Dingo DNA shows gut difference
Researchers have sequenced the genome of a pure Desert Dingo, revealing the evolutionary position of the mysterious Australian animal.
The role of dingoes in the ecosystem has been debated for years – with some scientists believing they are genetically the same as feral wild dogs.
However, the full genetic sequence of Sandy Maliki - a wild-born, pure Australian Desert Dingo - has revealed that pure dingoes are an ‘intermediary’ between wolves and domestic dog breeds.
Senior author, Professor Bill Ballard from La Trobe University, says dingo survival is critical to maintaining a healthy and balanced ecosystem.
“Dingoes are Australia’s ‘top order predator’, meaning they influence everything in their environment,” Professor Ballard says.
“If dingoes aren’t given the protection they deserve, it will upset the country’s ecological balance – potentially leading to environmental issues like erosion and species extinction.”
Cracking the iconic Australian animal’s genetic code “gives us much clearer insight into how the dingo evolved – which is fascinating from a scientific point of view, but also opens up all sorts of new ways to monitor their health, and ensure their long-term survival,” he said.
One of the key differences between dingoes and dogs is the number of copies of the pancreatic ‘amylase’ gene each has. A pure dingo has only one copy of the amylase gene, whereas domestic dogs have multiple copies. Studies have shown that this influences the gut microbiome and could affect what dingoes eat.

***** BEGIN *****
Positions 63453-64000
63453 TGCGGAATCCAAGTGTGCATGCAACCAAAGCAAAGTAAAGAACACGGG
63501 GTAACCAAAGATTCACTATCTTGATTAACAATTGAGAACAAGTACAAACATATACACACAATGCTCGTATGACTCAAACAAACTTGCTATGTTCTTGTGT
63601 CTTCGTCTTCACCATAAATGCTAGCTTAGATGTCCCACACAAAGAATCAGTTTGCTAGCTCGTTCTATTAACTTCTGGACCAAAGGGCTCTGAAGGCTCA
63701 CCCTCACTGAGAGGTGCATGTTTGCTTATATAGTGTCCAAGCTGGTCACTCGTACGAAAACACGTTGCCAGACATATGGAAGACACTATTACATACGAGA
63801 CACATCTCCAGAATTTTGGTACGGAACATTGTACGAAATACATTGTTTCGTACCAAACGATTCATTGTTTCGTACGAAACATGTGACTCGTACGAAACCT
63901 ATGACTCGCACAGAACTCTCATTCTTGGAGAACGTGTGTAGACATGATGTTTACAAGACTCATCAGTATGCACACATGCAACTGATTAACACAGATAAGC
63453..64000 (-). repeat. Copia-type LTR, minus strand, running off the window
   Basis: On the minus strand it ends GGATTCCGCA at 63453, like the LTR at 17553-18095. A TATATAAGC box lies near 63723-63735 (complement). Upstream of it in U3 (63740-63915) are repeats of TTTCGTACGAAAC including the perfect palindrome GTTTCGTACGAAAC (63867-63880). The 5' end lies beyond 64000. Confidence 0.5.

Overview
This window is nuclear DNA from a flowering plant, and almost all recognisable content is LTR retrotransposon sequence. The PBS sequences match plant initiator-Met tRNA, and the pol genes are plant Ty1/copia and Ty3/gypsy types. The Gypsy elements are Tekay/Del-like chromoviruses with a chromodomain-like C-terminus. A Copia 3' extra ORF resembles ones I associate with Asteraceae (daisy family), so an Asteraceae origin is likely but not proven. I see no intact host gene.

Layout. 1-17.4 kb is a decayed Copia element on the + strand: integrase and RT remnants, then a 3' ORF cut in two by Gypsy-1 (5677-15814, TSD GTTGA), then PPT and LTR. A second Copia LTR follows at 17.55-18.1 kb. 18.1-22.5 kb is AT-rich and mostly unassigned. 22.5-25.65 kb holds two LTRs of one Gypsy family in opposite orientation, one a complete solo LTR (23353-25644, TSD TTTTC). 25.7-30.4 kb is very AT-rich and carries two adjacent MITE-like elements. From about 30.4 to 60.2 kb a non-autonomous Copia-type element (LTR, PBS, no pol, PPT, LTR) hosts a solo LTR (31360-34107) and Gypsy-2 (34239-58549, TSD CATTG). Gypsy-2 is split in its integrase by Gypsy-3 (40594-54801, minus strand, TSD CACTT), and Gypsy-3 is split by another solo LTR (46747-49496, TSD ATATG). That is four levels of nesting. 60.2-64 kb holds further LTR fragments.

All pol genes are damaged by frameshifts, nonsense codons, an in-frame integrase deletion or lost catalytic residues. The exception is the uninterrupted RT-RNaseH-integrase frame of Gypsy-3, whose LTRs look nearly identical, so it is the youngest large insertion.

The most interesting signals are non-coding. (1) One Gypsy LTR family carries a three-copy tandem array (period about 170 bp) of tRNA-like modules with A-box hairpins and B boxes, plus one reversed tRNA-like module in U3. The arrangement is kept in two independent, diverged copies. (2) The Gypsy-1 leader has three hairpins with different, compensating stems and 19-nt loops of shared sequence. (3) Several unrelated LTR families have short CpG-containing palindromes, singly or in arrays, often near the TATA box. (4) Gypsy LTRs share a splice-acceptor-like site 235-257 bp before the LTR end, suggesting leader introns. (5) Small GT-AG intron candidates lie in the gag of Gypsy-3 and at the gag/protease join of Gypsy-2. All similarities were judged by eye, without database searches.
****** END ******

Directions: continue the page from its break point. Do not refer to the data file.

“Based on this new knowledge, we hypothesise that dingoes are far less likely to eat farm animals, including sheep. If we’re correct, what farmers currently assume are dingoes killing their stock, are likely to be feral wild dogs,” Professor Ballard said.
Sandy Malaki - the pure Desert Dingo that was part of the study - was discovered as a three-week old pup by a roadside in the central Australian desert near the Strzelecki Track, with her sister and brother.
Scientists lined up Sandy’s genome against a Greenland Wolf, and five domestic dog breeds including the German Shepherd, and the world’s oldest known dog breed, the Basenji.
The research project became possible after Sandy won the World’s Most Interesting Genome competition in 2017 – which was decided by public vote.
The five-year study was undertaken by a research consortium comprising experts in microbiology, computational biology and veterinary science, from 10 institutions across six countries – including Australia, Denmark, Norway, Germany, USA and England.